By DAVID McHUGH
AP Business Writer
FRANKFURT, Germany — Greece’s economy is small but the shock waves from a default on its debt could be amplified by links in the global financial system to hurt stocks, banks and entire economies far from the epicenter in Athens.
In Greece, banks could go bust, overwhelming the government’s ability to bail them out, and lenders in France, Germany and elsewhere in Europe could suffer serious losses.
And the resulting market turmoil could strain the European’ Union’s backstop fund, pushing European leaders to drum up yet more taxpayer financing, with voters already annoyed at funding other people’s failed governments.
The exact effects of a Greek debt implosion are hard to anticipate, in part because no one knows how big the losses would be for bond holders, who stand first in the chain of dominoes. Forced losses of 50 percent would be one thing, a voluntary stretchout of repayment another.
Beyond the immediate hit to banks, the biggest fear is that of contagion — a difficult-to-predict chain reaction that could roil markets and make it harder for other indebted countries to cope with their debts, with the result being higher borrowing costs for eurozone countries.
Some even say the end of that road could be one or more of the weakest euro members — such as Greece — leaving the shared currency, though the political will to prevent that remains strong.
Some are comparing a Greek default to the collapse of U.S. investment bank Lehman Brothers in September, 2008, which triggered the most severe phase of the world financial crisis, freezing credit markets and leading to a slump in global trade.
It’s not clear a Greek default would be that sweeping, but economists say that like Lehman’s collapse, its damage could be greater than expected.
“The risk of a ’Lehman moment’ for the eurozone is increasing,” says Neil MacKinnon, analyst at VTB Capital. “The nature of the eurozone debt and banking crisis is similar to previous financial crises in modern times because of the inter-connectedness between the banking sectors and government debt.”
Financial trouble can hit the wider economy if banks suffer losses that make them afraid or unable to lend to businesses. The IMF has identified bank trouble as the biggest risk to Europe’s recovery.
“It’s difficult to separate out the financial risks from the macroeconomic risks,” said Jonathan Loynes, chief European economist at Capital Economics. “The two are clearly very closely related.”
“If there are major systemic financial repercussions, from some sort of Greek default then I think it would pretty clear that they would have major macroeconomic effect. We saw that after the Lehman episode... Disruption in financial markets is very readily translated to macroeconomic weakness through a number of channels.”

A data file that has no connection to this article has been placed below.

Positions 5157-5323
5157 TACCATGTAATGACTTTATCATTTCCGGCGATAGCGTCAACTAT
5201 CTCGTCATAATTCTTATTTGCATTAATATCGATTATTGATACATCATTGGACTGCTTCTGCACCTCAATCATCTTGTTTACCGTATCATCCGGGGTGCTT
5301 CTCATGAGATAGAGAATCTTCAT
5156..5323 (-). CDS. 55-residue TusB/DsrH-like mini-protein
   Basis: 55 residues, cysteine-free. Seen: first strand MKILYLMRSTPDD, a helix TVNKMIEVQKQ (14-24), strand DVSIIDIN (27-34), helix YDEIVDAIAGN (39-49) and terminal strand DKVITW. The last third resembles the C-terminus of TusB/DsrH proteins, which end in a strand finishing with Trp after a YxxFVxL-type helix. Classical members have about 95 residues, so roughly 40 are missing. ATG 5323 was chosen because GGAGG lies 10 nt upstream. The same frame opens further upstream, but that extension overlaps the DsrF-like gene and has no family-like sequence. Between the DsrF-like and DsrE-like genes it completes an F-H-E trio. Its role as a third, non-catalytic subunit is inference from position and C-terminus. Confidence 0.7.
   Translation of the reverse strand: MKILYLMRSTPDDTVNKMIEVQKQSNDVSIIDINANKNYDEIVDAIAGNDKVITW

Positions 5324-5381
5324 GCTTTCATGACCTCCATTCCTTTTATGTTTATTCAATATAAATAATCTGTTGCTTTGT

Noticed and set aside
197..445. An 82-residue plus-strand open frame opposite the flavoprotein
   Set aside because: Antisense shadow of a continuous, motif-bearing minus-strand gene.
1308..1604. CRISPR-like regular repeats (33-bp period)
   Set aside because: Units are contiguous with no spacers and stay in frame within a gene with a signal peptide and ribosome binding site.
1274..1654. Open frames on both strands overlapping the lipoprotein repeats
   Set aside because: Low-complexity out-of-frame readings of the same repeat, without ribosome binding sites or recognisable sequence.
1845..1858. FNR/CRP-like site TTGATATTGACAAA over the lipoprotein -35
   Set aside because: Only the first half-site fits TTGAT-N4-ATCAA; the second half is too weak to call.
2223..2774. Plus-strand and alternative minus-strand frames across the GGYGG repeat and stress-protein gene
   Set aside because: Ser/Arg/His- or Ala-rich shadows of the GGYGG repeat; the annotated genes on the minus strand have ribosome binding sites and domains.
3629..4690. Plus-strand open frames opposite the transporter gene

Markets would then wonder whether bailed-out Ireland and Portugal would also default, making it harder for them to return to borrowing markets.
For now, most observers and market participants expect some kind of new aid deal to tide Greece over short-term — but fears that the EU might fail at that task is sending stock markets and the euro lower, after Greece’s government called a confidence vote over its struggle to impose more spending cuts on its unhappy constituents. That follows eurozone finance officials’ inability to agree on conditions for a new aid package.
French and German banks hold 55 percent of Europe’s total exposure to Greece, with $56.7 billion and $33.9 billion. That includes money owed by government and banks, plus exposure to credit guarantees. Ratings agencies have indicated that banks could probably get through losses of 50 percent or more on their holdings, based on their profitability, though shareholders would see their earnings dinged.
Greek banks, which hold roughly a third of the country’s debt, could see their capital wiped out and need bailouts.
For just this reason, the European Central Bank has warned against letting Greece force bondholders to take less than full payment: any money the Athens government saved would just have to be used to recapitalize the Greek banks.
With the government already bankrupt, the money would likely have to come from somewhere else — such as fellow eurozone governments who have already kicked in for bailouts and are now facing a sour mood among their voters for having done so. Mario Draghi, head of Italy’s central bank and the likely next head of the European Central Bank, warned the European parliament Tuesday that anyone advocating a restructuring needed to be ready with new money.
“The cost of a real default will exceed the benefits and will not address the root causes. Moreover we do not know what contagion effects it will have”, said Mr Draghi.
Nout Wellink, another member of the ECB’s rate-setting council, said European governments need to be ready to double the size of their bailout fund to (euro) 1.5 billion — a prospect that cannot please German Chancellor Angela Merkel, who faces unrest in her government’s ranks over Germany’s role as the leading funder of bailouts.
Economist Loynes said even a relatively orderly default would not end the crisis. That’s because Greece’s economy still has business costs that make it uncompetitive in international trade.
“I don’t think it stops with a default, either. I think this is all leading down a road which ends with Greece and perhaps some of the other countries deciding to leave the single currency.”